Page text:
But again, as with exercise and diet, vitamin D and C might help fight off infection once you're exposed, but it won't prevent infection.

Vaccines

The video ends by suggesting that vaccines are another option. While it surprised me to see that they would even suggest vaccines as a means of preventing the flu, the manner in which they did so did not. NVIC's Barbara Loe Fisher presents it as an "option" and implies that it really isn't all that necessary. And while the efficacy appears to be around 59% on average, leaving ample room for improvement, it still offers a much better means of keeping you healthy than relying solely on exercise, diet and hand hygiene. And unlike exercise and diet, which basically leave your immune system to deal on its own, vaccination gives your immune system some training. It learns what to look for and how to handle it once it sees the virus. Think of it as facing a mugger. You can do your best to defend yourself just on instinct, or you can take some training, learning what to watch out for and how to most effectively deal with a threat when the mugger actually does strike.

Vaccines won't prevent the viruses entering your body, but they will significantly improve your odds of taking out the trash before you have any problems.

More Information

The PSA concludes by directing people to the NVIC web site for more information. This is where the problem lies. As already mentioned, the NVIC has an agenda to frighten people away from vaccines, through the use of misleading vaccine ingredient calculators, scare stories (e.g., Gardasil: The Damage Continues) and a wall dedicated to those who have been injured by vaccines (whether they actually were or if it was some other cause is open to debate). There is precious little that is in favor of vaccination, and certainly no tribute to individuals harmed by the diseases that vaccines prevent. It is the mix of sound advice with nonsense and pseudoscience (mercury causing autism, anyone?) that makes the NVIC a threat to public health.

In the end, Delta, and their customers, would be better served by playing a PSA that really has public health at its heart, without the ideology or dishonest spin in the NVIC spot. PSAs like these:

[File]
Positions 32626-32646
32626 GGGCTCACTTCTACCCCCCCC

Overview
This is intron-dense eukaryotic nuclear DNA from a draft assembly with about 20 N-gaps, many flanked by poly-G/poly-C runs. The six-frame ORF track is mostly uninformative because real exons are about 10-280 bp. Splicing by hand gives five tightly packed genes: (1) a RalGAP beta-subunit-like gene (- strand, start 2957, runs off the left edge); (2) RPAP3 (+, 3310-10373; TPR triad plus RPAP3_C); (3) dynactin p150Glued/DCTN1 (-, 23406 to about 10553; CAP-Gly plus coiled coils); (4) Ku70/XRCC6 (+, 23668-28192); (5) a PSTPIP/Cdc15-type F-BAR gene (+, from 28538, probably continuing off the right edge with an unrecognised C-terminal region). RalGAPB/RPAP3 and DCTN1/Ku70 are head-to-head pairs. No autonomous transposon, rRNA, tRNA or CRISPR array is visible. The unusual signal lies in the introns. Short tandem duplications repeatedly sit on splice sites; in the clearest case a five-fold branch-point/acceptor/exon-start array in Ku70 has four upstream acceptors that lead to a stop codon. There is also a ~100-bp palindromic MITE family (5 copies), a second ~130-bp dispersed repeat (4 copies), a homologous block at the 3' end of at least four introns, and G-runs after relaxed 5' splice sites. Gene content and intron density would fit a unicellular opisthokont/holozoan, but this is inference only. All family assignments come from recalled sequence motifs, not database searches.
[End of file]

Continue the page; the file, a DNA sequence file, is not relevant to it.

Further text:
I encourage my readers to spread the word about the petition mentioned up above and to contact Delta to voice your displeasure that they are airing the propaganda of an anti-vaccine organization.

7 comments:

  1. The video has been removed from YouTube by the user. Interesting...

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  2. Very good article, Todd!

    Science writer Emily Willingham also has a post up at Biology Files http://biologyfiles.fieldofscience.com/2011/11/its-that-time-of-year-again.html

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  3. You can still see the video on Facebook: https://www.facebook.com/photo.php?v=215342415201852

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  4. Looks like it's been removed from Facebook now. Any word from Delta?

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  5. @funda62

    I have not heard anything, but perhaps Elyse has. There are also a couple other people that I know have e-mailed Delta, but I am not sure if they've received any responses.

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  6. Grr, now back up on youtube http://www.youtube.com/watch?v=WC8jYCk2MvQ

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  7. Its good to be here, very nice post, the content is amazing, keep posting friend it will be very helpful for everyone, Thanks for sharing. I really liked it.
    Thanks And Regards

    Youtube Help

    ReplyDelete